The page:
4 Questions Answered About Eating Disorders


Eating Disorder

There are times when one cannot eat due to a fight or because one has received a piece of bad news. Similarly, there can also be occasions where one has eaten more than usual. It is not unheard of, especially when the family gets around during the holidays. Both these situations are something that we have heard of or experienced first-hand—skipping a meal here and there or eating more during the festive season. These are not eating disorders, which are much more complex.

So, what qualifies as an eating disorder? What does it mean? How does it impact those who live with this condition? Also, did you know that approximately one million Canadians live with an eating disorder diagnosis? Read on to learn more.

1) What Is an Eating Disorder?

An eating disorder is a health condition where the person uses food to cope with situations or feelings. It primarily includes a person having a problematic relationship with food that consists of unhealthy eating behaviours. For instance, an eating disorder can result in binge eating and it can also result in starving oneself due to fear of putting on weight. One of the impacts of certain eating disorders is that it can lead to excessive worrying about body weight and shape. Some of the other maladaptive eating behaviours that come under an eating disorder include purging, which also happens due to fear of putting on weight.

An eating disorder can affect both genders and is found in people with different body types. However, strong evidence suggests that teenagers between the ages of 13 and 17 are commonly affected by eating disorders.

2) What Are the Different Types of Eating Disorders?


The different types of eating disorders include - Anorexia Nervosa, Bulimia Nervosa, Binge Eating Disorder, ARFID, also known as Avoidance Restrictive Food Intake Disorder, and Otherwise Specified Feeding and Eating disorders. These are classified under mental health conditions. Those living with these use the control of food to cope with complicated feelings or situations.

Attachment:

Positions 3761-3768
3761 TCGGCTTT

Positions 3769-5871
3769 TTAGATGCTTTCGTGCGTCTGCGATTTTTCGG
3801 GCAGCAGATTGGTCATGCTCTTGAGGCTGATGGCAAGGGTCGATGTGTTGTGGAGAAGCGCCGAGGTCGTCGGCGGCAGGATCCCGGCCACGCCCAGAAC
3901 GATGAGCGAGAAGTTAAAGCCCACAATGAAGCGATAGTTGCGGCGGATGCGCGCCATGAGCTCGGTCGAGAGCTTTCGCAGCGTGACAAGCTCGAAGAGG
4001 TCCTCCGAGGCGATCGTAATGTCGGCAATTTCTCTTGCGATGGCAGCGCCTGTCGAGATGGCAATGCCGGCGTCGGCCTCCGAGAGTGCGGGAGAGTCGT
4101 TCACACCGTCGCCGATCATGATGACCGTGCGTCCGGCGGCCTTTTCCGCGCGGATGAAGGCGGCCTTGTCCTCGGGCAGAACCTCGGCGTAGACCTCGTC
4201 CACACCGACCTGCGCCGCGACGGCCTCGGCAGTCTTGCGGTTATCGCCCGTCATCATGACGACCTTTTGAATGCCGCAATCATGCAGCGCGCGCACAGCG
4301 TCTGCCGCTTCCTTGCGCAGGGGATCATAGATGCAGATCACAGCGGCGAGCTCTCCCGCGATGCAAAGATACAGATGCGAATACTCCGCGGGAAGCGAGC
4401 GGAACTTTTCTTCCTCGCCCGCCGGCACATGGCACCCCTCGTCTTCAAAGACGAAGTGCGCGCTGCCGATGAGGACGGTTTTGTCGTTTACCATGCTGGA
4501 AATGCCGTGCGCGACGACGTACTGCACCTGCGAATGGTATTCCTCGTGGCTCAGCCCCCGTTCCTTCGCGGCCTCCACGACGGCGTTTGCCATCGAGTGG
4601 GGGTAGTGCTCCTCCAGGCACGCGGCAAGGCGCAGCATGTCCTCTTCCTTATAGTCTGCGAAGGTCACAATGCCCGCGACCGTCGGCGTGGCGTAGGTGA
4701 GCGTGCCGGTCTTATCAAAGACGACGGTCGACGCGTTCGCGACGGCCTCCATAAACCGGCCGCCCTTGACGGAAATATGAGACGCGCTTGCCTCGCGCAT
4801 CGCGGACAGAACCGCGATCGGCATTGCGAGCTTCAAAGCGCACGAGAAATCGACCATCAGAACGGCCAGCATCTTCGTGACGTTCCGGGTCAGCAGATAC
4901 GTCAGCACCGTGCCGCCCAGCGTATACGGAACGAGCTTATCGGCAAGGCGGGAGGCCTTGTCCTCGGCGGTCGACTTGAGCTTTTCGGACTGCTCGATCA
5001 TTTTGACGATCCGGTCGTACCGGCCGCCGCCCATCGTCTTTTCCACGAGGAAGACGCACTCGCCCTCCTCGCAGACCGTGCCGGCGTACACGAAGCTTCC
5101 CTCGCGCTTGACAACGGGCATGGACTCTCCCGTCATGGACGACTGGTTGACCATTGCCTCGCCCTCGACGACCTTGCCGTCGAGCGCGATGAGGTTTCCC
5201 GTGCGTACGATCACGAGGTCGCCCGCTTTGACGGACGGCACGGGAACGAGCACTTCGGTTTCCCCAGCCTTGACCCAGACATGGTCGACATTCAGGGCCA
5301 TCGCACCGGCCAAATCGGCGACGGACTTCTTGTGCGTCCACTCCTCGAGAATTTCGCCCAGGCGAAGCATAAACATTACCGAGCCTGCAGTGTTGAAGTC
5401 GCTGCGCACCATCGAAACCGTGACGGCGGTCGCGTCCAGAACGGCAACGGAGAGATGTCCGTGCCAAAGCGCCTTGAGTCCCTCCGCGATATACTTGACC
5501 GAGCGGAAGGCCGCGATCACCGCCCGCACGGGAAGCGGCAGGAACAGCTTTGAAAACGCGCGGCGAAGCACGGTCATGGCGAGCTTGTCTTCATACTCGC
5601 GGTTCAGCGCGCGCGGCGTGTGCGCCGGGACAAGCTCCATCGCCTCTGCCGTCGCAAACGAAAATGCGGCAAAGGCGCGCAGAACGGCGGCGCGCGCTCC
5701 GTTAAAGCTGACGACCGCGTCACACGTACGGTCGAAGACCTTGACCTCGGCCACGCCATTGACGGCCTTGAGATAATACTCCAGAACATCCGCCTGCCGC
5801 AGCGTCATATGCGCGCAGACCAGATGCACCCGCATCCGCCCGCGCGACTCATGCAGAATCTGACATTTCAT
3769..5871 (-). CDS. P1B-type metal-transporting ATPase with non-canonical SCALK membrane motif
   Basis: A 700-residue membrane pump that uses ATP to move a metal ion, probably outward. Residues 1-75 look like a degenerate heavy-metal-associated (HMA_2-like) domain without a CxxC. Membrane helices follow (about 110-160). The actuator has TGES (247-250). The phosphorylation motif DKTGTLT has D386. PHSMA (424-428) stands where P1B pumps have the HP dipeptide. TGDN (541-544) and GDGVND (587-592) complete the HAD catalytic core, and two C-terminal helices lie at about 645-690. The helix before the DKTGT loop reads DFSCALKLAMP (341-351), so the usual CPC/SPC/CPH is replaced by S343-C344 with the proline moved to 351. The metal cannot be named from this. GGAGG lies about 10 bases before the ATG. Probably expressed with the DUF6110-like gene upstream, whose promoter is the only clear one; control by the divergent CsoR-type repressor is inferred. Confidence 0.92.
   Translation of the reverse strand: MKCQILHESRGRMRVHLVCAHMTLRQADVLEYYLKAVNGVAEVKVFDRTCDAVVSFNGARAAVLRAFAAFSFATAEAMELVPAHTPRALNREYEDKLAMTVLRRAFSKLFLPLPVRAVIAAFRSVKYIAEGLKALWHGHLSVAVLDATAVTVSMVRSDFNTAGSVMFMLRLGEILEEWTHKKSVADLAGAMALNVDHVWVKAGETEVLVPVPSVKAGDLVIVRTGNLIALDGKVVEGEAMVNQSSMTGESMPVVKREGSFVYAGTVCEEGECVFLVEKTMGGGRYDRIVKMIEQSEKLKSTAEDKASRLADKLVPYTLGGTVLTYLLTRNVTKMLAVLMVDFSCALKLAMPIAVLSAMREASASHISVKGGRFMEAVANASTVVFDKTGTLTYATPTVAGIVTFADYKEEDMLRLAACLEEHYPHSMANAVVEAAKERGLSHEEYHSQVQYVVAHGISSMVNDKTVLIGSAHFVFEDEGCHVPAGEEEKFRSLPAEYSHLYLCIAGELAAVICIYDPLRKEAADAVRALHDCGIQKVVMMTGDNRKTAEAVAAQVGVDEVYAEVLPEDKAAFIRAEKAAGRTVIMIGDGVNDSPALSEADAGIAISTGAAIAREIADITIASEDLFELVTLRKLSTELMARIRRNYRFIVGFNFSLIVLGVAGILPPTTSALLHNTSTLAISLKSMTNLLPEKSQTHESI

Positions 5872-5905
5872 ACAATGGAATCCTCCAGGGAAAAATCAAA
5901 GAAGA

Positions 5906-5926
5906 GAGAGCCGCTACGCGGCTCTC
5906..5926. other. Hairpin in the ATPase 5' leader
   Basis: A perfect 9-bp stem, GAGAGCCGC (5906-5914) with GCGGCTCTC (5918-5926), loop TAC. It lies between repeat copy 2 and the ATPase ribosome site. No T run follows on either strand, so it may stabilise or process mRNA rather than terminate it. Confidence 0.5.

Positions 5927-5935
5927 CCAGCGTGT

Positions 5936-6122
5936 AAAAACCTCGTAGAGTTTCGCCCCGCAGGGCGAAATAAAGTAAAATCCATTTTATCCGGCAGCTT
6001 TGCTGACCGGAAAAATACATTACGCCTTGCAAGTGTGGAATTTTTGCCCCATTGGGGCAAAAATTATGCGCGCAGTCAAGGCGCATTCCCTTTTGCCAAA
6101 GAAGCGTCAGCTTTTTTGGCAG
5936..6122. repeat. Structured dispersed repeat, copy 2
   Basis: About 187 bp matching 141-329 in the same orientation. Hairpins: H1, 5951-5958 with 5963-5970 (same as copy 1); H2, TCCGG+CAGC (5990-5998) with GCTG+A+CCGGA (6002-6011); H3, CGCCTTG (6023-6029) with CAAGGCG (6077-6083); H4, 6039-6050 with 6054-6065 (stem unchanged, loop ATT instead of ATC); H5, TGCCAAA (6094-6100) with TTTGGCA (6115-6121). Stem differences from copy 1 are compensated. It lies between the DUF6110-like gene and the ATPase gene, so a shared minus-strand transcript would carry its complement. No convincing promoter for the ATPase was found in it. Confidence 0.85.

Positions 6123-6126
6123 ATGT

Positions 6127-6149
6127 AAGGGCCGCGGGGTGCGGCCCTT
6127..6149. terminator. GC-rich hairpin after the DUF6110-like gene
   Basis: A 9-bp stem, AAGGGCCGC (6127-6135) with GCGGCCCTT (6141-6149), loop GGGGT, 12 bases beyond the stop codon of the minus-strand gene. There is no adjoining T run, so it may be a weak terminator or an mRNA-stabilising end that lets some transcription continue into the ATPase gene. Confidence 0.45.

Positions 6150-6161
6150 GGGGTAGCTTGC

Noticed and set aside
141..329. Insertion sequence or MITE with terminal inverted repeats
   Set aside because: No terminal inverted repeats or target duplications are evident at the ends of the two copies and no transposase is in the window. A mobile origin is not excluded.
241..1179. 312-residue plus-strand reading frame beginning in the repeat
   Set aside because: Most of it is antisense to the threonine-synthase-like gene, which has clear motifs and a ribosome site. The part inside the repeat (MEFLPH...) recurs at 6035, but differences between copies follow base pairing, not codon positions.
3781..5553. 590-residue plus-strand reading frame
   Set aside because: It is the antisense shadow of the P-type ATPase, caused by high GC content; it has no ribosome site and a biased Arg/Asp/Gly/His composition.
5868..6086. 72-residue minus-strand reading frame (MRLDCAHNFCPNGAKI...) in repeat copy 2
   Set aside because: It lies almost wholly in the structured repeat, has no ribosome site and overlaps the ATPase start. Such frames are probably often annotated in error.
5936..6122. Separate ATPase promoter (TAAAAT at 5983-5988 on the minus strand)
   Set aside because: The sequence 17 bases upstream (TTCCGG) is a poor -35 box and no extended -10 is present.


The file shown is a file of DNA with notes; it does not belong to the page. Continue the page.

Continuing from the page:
3) Symptoms of Different Types of Eating Disorders?

Anorexia Nervosa - is a mental health condition where the person goes in self-starvation mode. The fear of being fat takes over, resulting in a preoccupation with one's body image and weight. There is an unhealthy obsession with losing weight, where a person constantly feels overweight, irrespective of being thin in reality. These eating disorder symptoms include consuming minimal amounts of food, almost close to starving oneself and progressively becoming more restrictive regarding eating habits, exercising too much, using diet pills, constantly making personal remarks about being fat, and denying feeling hungry. This eating disorder generally starts at puberty. Studies have shown that almost 90-95 percent of those diagnosed with anorexia are female. Evidence suggests that within ten years of anorexia nervosa, nearly 10 percent of people living with this mental health condition will die from anorexia or its complications.

The health impacts of anorexia nervosa in its progressive stages can include muscle weakness, signs of starvation consisting of pasty skin and palms or feet soles turning yellow. Additionally, it can also cause hair loss, irregular or no menstrual periods, reduction in bone density, depression, greater risk of heart failure, irritability, lack of focus or difficulty concentrating. Finally, eating disorder like anorexia nervosa affects the gastrointestinal where lack of nutrition and food leads to severe stomach issues.

4) Is There Treatment for an Eating Disorder?

Eating disorders can indeed be complicated. Treatments may include a combination of psychological, nutritional and medical help. Psychological treatments for eating disorders like anorexia nervosa may consist of cognitive behavioural therapy (CBT), family-based therapy, and dialectical behaviour therapy (DBT). All of the above are evidence-based treatments that have been able to help people living with different types of eating disorders. With the support and help of a trained psychologist, you can learn to manage your emotions, maintain a healthy weight and experience an overall improvement in physical and psychological health.

Conclusion

It's not easy to witness a close friend or family live with the effects of any eating disorder. It's helpful to remember that there is help available for anorexia nervosa. So, whether you are looking for support and treatment options for yourself or someone you love, you are not alone because there is hope and help. Healing is possible. So, don't be afraid to take that first step.

If life feels out of control, don't hesitate to seek the help of a psychologist. At Ward & Associates Psychological Services, we provide therapy for eating disorders, anxiety disorders, couples counselling, PTSD Treatment, and more in Sherwood Park. We also offer video counselling for clients anywhere in Alberta. Book an appointment now!

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